“We’ve seen a lot of interest in coal artwork, in the heritage of West Virginia and the role coal has played in our history,” Fairchild said. “It also resonates among people who have moved out of the state, either for employment or other reasons. They display our pieces in their homes; it’s like having a little bit of West Virginia wherever they may be.”
Fairchild’s family has a long association with the coal mining industry: In 1965, his grandparents founded Fairchild International, manufacturing equipment for the underground mine industry. The family sold the equipment business a few years ago, so when Fairchild and his partners found out Black Coal was on the market in 2015, they jumped on it.
He said they’ve tried to preserve the original owner’s designs, which leaned toward characterizations of coal miners, while expanding into wall decor.
“We wanted to preserve the (original) aspects of the business,” Fairchild said. “A lot of people have that heritage in their own family and can relate to that so we wanted to continue with that part of the business, while also expanding into a more modern (style) that people would want to decorate their homes with.”
‘Buying a Story’
Josh Nelson said his goal when he crafts a knife from old mine railroad spikes isn’t to make art. It’s to make a knife that will last longer and perform better than the cheap imports you can find in stores. The fact that it looks good, too, is just icing on the cake.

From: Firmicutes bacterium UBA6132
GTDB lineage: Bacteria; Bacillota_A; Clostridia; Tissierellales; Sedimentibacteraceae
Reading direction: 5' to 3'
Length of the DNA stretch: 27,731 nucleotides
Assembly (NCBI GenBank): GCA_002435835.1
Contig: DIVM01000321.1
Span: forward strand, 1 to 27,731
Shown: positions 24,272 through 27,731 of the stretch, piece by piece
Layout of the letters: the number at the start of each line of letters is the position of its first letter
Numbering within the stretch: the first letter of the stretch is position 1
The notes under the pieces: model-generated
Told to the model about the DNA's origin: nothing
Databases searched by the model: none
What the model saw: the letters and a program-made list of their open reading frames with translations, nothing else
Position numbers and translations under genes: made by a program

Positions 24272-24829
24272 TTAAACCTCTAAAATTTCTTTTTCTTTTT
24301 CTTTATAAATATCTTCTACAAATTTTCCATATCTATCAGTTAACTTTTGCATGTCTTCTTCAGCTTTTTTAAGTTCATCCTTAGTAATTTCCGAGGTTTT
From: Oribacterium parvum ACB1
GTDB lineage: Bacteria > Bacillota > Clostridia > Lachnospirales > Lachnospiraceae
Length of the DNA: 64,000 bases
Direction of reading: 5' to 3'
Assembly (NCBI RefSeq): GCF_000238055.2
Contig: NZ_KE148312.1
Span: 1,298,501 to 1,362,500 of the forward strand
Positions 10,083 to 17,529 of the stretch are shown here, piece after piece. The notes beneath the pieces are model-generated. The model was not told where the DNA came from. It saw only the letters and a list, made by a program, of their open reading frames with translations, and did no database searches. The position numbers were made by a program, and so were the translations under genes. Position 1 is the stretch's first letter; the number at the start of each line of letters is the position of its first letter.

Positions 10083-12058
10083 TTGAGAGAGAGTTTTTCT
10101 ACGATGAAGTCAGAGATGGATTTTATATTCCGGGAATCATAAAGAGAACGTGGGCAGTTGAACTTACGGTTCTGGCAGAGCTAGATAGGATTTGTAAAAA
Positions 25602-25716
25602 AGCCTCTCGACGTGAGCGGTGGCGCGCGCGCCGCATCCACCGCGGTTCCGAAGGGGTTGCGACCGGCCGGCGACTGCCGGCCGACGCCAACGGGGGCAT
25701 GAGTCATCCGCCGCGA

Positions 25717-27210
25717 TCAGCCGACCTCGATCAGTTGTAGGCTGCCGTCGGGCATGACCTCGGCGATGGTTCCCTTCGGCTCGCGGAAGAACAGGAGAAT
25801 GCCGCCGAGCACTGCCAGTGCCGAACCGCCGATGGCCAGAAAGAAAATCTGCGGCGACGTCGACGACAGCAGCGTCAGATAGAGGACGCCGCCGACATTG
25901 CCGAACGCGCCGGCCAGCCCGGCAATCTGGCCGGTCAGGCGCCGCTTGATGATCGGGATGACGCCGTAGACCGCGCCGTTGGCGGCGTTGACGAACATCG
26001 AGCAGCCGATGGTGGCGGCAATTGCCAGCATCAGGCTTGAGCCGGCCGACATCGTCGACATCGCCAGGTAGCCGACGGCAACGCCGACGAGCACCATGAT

“A lot of blacksmiths get wrapped up in just the art side, which is totally cool,” said Nelson, a Boone County resident and owner of Nelson Ironworks. “But I like my stuff to be functional. Anything I build and put my stamp on is going to be around for ever.”
Nelson descends from a long line of coal miners: His father still works at a surface mine, and he himself spent just shy of five years working underground. While his chosen art form doesn’t involve coal per se, he does use mine castoffs: He turned an old, high-tension torque mine roof bolt into a machete for a customer in North Carolina who wanted a stronger, higher-quality tool than he could find on store shelves. Nelson also heats, stretches and hammers old mine railroad spikes over his anvil to make custom knives. He said it’s illegal to salvage mine parts yourself, so he purchases what he needs from people who sell mine supplies or railroad supplies. These days, they’re not hard to find.
“A lot of times when you hear the word ‘millennial’ it carries kind of a negative connotation,” said Nelson, who’s using his grandfather’s refurbished anvil. “But one thing I think is going for my generation is that we are looking for an experience vs. just buying something or acquiring an object. That’s cool. When you think about buying something from a blacksmith or anybody doing things a traditional way, you’re buying a story.
“There are some people who still come up to you and want to mention how much cheaper they can buy something at Walmart, but we haven’t had a lot of that. Most people really respect what I do. The ones that don’t, I just smile and let them go buy (a cheap import). There are plenty of other people out there willing to pay what something is worth.”